The Uukuniemi virus helps to explain the infection mechanism of bunyaviruses causing hemorrhagic fevers and encephalitis
The Uukuniemi virus is the first bunyavirus whose structure researchers have been able to determine. Together with more detailed studies of the viral membrane proteins, knowledge of the Uukuniemi virus may provide a basis for development of drugs for treating bunyavirus diseases, such as hemorrhagic fever and encephalitis.
The findings were published in PNAS on the 12th February, 2008.
The researchers solved the three-dimensional structure of the virus particle, which is only 0.0001 mm in diameter, using electron tomography and computational methods. The newly determined virus structure also serves as a model for the other bunyaviruses. Recent research surprisingly revealed that the viral membrane proteins protruding as spikes from the Uukuniemi virus surface changed their shape in an acidic environment. This phenomenon is reminiscent of the mechanism whereby influenza and dengue viruses enter their host cells. The observation helps to explain how bunyaviruses infect their host cells.
The Uukuniemi virus was first isolated in the village of Uukuniemi, Finland in the early ’60s. Since then, it has proven to be an excellent model virus. Not being a human pathogen, the Uukuniemi virus is safe to work with, and yet it is very similar to many pathogenic bunyaviruses.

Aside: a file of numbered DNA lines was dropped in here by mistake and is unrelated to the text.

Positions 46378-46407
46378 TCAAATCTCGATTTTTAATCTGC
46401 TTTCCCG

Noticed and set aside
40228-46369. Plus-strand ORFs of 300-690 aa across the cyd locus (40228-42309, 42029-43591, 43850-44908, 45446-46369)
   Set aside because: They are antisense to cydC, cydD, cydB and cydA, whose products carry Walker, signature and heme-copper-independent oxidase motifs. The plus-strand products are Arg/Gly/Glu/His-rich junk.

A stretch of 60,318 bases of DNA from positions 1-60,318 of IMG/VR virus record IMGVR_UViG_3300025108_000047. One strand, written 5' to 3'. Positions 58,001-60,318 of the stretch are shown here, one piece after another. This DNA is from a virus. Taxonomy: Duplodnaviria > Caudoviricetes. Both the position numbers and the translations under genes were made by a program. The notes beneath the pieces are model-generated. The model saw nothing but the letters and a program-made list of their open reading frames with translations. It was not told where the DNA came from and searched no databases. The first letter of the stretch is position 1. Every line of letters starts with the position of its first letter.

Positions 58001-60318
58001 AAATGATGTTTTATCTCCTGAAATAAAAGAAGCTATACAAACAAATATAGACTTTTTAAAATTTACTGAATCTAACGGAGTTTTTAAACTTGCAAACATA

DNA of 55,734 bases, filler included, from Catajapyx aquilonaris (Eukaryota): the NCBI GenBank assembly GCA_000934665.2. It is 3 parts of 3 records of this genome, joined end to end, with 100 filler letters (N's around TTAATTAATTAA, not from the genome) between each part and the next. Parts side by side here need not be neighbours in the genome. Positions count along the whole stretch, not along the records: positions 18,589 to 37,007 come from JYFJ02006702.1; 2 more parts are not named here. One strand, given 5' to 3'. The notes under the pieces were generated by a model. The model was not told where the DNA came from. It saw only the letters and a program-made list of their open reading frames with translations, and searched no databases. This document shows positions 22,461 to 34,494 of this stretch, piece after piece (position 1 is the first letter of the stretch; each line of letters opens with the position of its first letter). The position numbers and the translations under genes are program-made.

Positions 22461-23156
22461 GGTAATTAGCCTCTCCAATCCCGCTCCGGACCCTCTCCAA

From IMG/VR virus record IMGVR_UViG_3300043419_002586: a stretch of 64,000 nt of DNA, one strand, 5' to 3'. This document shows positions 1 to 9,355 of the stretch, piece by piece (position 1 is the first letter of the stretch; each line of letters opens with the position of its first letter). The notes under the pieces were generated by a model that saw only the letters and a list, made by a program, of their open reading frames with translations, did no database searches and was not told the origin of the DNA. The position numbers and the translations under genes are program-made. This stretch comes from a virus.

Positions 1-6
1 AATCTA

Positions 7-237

The Bunyaviridae viral family comprises more than 300 members and they are found worldwide. Many members of the family cause serious disease, such as hemorrhagic fever and encephalitis, for which no vaccines are available yet. Most of the bunyaviruses are transmitted by mosquitoes and ticks. The exception is hantaviruses, which belong to the Bunyaviridae family, and which are spread by voles and other rodents.
More information: Dr. Juha Huiskonen email@example.com
All latest news from the category: Life Sciences and Chemistry
Articles and reports from the Life Sciences and chemistry area deal with applied and basic research into modern biology, chemistry and human medicine.
Valuable information can be found on a range of life sciences fields including bacteriology, biochemistry, bionics, bioinformatics, biophysics, biotechnology, genetics, geobotany, human biology, marine biology, microbiology, molecular biology, cellular biology, zoology, bioinorganic chemistry, microchemistry and environmental chemistry.
Genes associated with hearing loss visualised in new study
Researchers from Uppsala University have been able to document and visualise hearing loss-associated genes in the human inner ear, in a unique collaboration study between otosurgeons and geneticists. The findings…